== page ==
G’Day World #324 – Dr Susan Blackmore on Free Will

You’ve heard me say I don’t believe in free will. Well tonight I’ve got world famous author, speaker, psychologist and memeticist Dr Susan Blackmore on the show to explain why SHE doesn’t believe in free will either. We discuss the reductionist perspective, what neuroscientists she’s interviewed believe, and how to live your life once you’ve discarded the idea of free will completely.

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51 thoughts on “G’Day World #324 – Dr Susan Blackmore on Free Will

  1. I haven’t believed in free will since I was about 16 but I still think there is a paradox somewhere here. I can’t quite put my finger on it but I’ll think about it.

    Very interesting interview. Just ordering the Meme machine now.

  2. As I’ve said to Cameron many times (to no avail) he and anyone who takes this stance on free will is simply confusing free will with omnipotence, or “magic” as it was called in the show. An easy mistake to be sure-because of the infinite qualities of imagination or the “mind- but non the less; free will happens when a conscious observer understands it’s own thoughts within the framework of cause and effect and adjusts them accordingly (aware even of these adjustments). Nothing magic about it..just the thinker tinkering with thoughts. It could very well be that once a person decides they have no free will, they in fact don’t, but they did have it, and used it to destroy it! How interesting!

    See also: “the chinese room” or Ludwig Wittgensteins second works: philosophical investigations. And last but not least: “I think therefore I am” René Descartes (1596 – 1650) not just the end, but his journey to that most famous end.

    He or She which asks the questions, and or creates the definitions, controls the answers. jtb 2008

  3. I believe that any choice one makes is the only choice one could have made given the chemical, electric and physical properties of the brain, and the available input (knowledge, empirical data, past lessons) at that time.

    I still find it relevant to discuss whether or not you could have made a better decision. This is kind of hard to wrap my mind around. However, this doesn’t contradict the concept of not having free will. But I do strive to make as good decisions as possible in life. Its really interesting to see that there is a real scientific debate on this, didn’t think that many believed in the absence of free will.

    Does anyone have some literature on the subject that they can recommend outside those mentioned in the podcast?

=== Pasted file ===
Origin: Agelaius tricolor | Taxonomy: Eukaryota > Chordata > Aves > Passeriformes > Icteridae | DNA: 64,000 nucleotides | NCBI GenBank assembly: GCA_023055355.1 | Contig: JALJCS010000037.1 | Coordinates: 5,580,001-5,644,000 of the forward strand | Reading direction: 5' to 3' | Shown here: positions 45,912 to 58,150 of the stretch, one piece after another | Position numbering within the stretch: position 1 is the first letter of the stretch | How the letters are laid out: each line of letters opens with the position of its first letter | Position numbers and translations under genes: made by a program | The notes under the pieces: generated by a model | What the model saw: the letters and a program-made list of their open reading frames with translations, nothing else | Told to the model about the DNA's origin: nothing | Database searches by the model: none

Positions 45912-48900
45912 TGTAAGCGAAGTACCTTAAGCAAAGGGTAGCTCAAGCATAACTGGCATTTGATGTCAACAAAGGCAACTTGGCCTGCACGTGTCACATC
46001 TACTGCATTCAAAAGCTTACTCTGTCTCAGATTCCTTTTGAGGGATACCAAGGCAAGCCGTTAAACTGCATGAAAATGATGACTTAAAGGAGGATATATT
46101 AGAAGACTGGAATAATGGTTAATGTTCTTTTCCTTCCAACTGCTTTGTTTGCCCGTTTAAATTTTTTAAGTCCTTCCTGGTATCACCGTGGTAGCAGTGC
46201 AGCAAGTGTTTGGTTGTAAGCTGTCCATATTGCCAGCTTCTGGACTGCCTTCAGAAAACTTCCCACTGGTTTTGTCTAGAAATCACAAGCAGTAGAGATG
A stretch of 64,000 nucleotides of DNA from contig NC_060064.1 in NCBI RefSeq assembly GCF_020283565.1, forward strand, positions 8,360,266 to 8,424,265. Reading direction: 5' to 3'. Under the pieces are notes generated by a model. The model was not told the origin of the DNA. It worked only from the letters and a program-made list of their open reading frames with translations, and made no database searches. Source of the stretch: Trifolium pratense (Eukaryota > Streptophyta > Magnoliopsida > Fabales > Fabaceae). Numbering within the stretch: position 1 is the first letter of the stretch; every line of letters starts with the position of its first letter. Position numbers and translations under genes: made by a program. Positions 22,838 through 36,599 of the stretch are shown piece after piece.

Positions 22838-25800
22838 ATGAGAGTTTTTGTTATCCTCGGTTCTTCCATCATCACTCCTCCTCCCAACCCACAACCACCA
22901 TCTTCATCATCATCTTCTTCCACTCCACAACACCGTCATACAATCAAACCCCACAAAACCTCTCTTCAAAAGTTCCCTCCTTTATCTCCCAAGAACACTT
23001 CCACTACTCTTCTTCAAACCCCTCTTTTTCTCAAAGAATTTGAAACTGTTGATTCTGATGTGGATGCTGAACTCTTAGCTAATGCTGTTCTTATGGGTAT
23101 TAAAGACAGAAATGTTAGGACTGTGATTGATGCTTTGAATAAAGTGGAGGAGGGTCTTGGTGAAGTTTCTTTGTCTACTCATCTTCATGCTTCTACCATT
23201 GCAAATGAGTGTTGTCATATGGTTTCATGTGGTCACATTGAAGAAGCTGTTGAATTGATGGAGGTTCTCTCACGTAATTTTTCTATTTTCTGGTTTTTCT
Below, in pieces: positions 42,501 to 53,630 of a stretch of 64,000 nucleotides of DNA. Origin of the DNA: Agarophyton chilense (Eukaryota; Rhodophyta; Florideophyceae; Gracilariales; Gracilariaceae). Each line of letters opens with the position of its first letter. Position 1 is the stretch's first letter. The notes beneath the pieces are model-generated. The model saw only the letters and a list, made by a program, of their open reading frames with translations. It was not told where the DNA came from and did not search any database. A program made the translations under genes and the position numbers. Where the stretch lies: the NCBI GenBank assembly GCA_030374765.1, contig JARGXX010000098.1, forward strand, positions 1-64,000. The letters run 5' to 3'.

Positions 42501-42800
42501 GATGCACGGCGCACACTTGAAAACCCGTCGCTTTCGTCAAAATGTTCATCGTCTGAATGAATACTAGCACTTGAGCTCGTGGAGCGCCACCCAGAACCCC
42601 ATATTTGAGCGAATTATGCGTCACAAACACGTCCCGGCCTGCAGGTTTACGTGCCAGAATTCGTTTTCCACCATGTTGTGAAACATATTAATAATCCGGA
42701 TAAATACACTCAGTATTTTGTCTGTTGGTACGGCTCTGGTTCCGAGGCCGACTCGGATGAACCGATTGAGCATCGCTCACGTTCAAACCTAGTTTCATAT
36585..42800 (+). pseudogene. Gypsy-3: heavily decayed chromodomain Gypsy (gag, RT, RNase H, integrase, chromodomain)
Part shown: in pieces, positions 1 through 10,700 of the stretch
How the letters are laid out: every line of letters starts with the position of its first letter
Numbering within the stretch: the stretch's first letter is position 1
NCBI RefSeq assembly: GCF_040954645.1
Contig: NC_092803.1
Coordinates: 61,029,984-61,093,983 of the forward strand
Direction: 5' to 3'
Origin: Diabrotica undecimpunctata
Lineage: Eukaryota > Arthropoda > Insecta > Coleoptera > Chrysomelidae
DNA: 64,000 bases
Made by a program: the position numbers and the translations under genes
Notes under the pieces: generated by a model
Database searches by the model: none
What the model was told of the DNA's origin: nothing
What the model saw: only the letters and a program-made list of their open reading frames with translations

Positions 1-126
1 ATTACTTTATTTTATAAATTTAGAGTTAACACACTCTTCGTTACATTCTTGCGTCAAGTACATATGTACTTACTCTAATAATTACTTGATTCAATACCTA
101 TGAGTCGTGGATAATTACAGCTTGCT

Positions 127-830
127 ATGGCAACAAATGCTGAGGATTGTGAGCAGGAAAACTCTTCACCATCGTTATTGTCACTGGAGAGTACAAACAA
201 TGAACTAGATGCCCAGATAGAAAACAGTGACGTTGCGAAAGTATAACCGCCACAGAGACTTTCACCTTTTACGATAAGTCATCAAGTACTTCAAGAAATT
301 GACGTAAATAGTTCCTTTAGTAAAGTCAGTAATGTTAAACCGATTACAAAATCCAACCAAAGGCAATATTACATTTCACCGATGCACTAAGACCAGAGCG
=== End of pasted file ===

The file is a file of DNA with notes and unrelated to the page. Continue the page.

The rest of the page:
4. Thanks for the interesting interview.

    Look, you guys done your homework. But I wish Dr. Blackmore addressed certain things. Not so much about free will, but about telepathy, psychic ability.

    For example:

    Where is the acknowledgement of unexplainable things like synchronicity & meaningful coincidence? Psychic flashes? These things happen to me ALL the time, and I find it impossible to dismiss it as random coincidence.

    Last week I had an unbelievable experience: I ran into someone I dated 4 years ago after thinking intensely about her for a week. It was as if I manifested her just by thinking about her. The odds of bumping into her were unbelievable, because she lives a half hour away in another town. I hadn’t a shred of doubt that “God” – or whatever you want to call it – law of attraction, spiritual intent, whatever – made the moment happen.


  5. Thanks Cam – I’m listening now. She’s really delightful.

    What I’m hearing is – she can’t prove these paranormal experiences exist, yet she doesn’t dismiss them either. Perhaps I’m wrong.

    Curious to know your thoughts about the example in my previous post. You think of a friend you haven’t heard from in forever, and then bam – they call. Etc.

  6. Mark, I think her position is that she wanted the paranormal stuff to be true but found no evidence to support it. As she’s a scientist, I’m pretty sure no evidence = doesn’t exist.

    As for your example, I think those sorts of things can be explained easily as co-incidence. We probably think of old friends a lot and they *don’t* call, but we don’t remember those instances, we only remember the times they *do* call and think WOW!

  7. Thanks Cam. You raise a good point about selectively choosing those Wow moments – because they certainly don’t happen everyday. However, despite the fact that both you and Dr. Blackmore are infinitely smarter & more well-read than myself, I know what I’ve experienced, and no amount of research or lack of evidence can sway me from believing that my experiences – however occasional – are uncannily, unexplainably, magical.

    If there is a God, or Universal Intelligence, perhaps – like Alan Watts suggests – it’s like a wiggly cat that can’t be tamed or grasped. Or like grabbing a fistful of water. You can never get at IT. Maybe it won’t allow itself to be figured out, much the same way, as Watts says – you can’t taste your own tongue.